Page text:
Using Social Media to Market Your Skills and Experience
October 6, 2020
Right now, the slowdown in openings and hiring pause serves an opportunity to invest in the long-term. One practical investment you can make is in your social media.
Your résumé or CV is one of two applications you submit. The second application you automatically send for review is your Google presence. It’s an investment because it takes time to develop a routine with social, but, when between 58% and 70% of employers use it to check you out, it's necessary in today's world to have at least one account. But there are other reasons, like the fact that fellow creatives in the ad and marketing industries use it to share jobs not posted to boards, that make using social a benefit to you as a job seeker. However, done recklessly, social can hurt your candidacy. Some guidelines:
If you have a generic name like John or Jane Doe, add a keyword from your CV, like the name of an employer or a school, when you search for yourself. The first results that should appear are your portfolio and LinkedIn. Occasionally, Google will pick up on that old blog post from 2011, so be sure to give yourself a good look. If you see anything that makes you cringe or flinch, it's best to remove it.
If you're reading this blog, we already know you're in touch with your professional image - you can trust your judgment when it comes to moderating your posts.
WHAT SHOULD YOU POST?
What works on LinkedIn would not on Twitter.
Social media expert Matthew Kobach writes, 'Twitter rewards ideas, Instagram...lifestyles, LinkedIn...experience, Facebook...groupthink'.
As a job seeker, there's no need to stick solely to those content goals on each platform. Employers won't be expecting a feed of elegant cultural comments or earth shattering ideas about your craft. Most of the time, they look to see what you're about: your values, the impression you give off, how you write, what you engage with, and photos or videos you've uploaded.
Other times, they just give you a once-over to be sure you're not bashing former employers or sharing disturbing content.
WHAT IS THE INDUSTRY OR ROLE YOU WANT TO WORK IN?
This is the question you should spend the most time considering before you begin acting on a content strategy. When you've figured out the answer, post content related to that role or industry.
Is it design? Instagram, the visual smorgasbord that it is, is your go-to. (But it doesn't need to be the only channel you use.) Share your case studies! Even if they receive little engagement, you're creating a visual record for hiring managers and prospective clients to explore.
Copywriter? Twitter loves concise and thought-provoking ideas. Project managers, share your wisdom and philosophy with the rest of us drowning in tasks on YouTube or Twitter. Again, note that no channel has to be your only channel. But there should always be at least one that you feel speaks to your professional ability.
MAKING THE WORD 'NETWORKING' FIT FOR 2020
The point of networking gets lost in the purely transactional dynamic of business today. There's absolutely nothing wrong with reaching out to people you haven't met before to land a new gig. But when someone doesn't have anything tangible they can offer you in the immediate, there's still a friendship to be made.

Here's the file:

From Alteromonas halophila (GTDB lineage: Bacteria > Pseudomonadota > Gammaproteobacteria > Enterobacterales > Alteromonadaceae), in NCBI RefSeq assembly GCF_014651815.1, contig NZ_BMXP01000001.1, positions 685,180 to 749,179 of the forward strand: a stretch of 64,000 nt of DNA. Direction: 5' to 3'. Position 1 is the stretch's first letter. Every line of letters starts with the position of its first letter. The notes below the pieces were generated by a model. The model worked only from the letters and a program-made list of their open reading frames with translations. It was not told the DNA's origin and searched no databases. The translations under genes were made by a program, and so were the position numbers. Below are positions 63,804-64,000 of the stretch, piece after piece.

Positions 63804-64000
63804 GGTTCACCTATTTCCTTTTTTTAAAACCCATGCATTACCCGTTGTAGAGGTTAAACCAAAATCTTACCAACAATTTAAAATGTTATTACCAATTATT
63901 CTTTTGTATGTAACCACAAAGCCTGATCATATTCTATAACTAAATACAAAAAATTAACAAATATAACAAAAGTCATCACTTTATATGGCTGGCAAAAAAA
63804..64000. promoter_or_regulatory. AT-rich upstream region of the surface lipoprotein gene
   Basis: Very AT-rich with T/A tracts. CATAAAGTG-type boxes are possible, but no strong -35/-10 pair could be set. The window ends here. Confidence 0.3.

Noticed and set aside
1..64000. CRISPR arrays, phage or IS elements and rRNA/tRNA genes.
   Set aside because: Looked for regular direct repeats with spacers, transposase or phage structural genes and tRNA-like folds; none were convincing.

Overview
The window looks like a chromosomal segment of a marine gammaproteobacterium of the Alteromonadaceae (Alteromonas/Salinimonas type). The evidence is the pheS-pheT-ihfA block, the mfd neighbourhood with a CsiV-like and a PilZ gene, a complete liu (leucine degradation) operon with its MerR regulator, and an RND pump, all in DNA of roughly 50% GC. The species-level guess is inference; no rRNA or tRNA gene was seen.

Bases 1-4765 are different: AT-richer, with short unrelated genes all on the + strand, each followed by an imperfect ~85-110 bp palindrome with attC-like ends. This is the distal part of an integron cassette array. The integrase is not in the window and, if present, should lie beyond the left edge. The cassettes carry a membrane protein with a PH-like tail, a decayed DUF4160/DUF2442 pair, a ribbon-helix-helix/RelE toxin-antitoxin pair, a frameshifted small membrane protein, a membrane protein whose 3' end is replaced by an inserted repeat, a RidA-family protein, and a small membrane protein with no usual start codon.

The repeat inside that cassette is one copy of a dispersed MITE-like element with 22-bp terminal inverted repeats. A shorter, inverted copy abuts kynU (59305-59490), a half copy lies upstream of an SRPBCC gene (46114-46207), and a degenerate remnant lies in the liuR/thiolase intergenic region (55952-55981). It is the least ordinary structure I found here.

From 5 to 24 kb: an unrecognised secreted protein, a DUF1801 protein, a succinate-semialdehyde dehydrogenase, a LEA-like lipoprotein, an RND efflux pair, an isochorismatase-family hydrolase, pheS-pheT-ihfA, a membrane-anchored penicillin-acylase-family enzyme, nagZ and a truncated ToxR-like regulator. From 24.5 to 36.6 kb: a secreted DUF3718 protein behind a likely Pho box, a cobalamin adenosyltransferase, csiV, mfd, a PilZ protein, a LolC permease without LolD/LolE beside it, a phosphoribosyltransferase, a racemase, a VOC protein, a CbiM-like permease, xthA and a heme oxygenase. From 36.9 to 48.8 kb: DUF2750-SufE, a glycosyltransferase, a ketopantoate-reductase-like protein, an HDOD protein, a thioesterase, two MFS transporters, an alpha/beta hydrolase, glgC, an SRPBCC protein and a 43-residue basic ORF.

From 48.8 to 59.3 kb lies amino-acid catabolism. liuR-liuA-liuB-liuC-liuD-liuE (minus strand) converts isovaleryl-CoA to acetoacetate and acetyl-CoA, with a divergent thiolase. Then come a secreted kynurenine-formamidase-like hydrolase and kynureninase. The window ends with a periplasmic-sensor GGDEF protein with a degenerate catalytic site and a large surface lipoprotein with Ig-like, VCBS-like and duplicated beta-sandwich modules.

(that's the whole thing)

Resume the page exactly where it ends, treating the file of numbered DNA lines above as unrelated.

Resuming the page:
Follow people in your industry who are in the roles you desire to be in. They'll make you smarter and more well-rounded as a creative professional, but also give you an opening to befriend them. Your shared interests and perspectives, or even complementary outlooks, will expand your social circle as much as your professional circle. And, of course, you’ll find a lot of people sharing leads for jobs that aren't easily located on job boards.
You don't need to become a thought-leader overnight, or even at all. Focus on sharing content about your industry or craft that reflects your unique point of view.
Check out sites like Sprout Social and Hootsuite to estimate times that your friends, colleagues, or potential new contacts are online most. Aim to post once per day on the channels that you predominantly use as the platform algorithms reward consistency. If you can't, try for at least two posts per week.
Hashtags are generally best used for Instagram (Hootsuite reports 11 is generally a safe number) and LinkedIn (between two and three per post). On Instagram, you can include your hashtags in a comment under a post to prevent it from looking spammy. Be sure to avoid recycling hashtags in consecutive posts.
Include links to your portfolio in your bios on the channels you use.
Not every post needs to include a link, especially on LinkedIn. Diversify what you post: a video or image one day, a mini-paragraph another or short sentence another, and a link to a podcast or blog another.
Join a Facebook group and introduce yourself! The benefits of a group are numerous, but chief among them is the access to a community of like-minded people or professionals who can help connect you to new opportunities and resources.
DON'T USE SOCIAL MEDIA ONLY TO SELL YOURSELF.
In fact, selling yourself should be furthest from your mind as you use social. By using it naturally to share yourself - your work, thoughts, imagination, personality - you're making a far more appealing case to prospective clients and companies about why they should work with you. This is what everyone means when their advice for social media is to just "be authentic."
Even if the algorithms don't move your accounts or content to the front of peoples' timelines, you are still doing yourself a favor by maintaining an active presence online. Your profiles, if you want them to be, can be proof of your skills and experience to potential buyers. Settle into a routine and you’ll develop a powerful resource to further demonstrate your value-add to the creative community.
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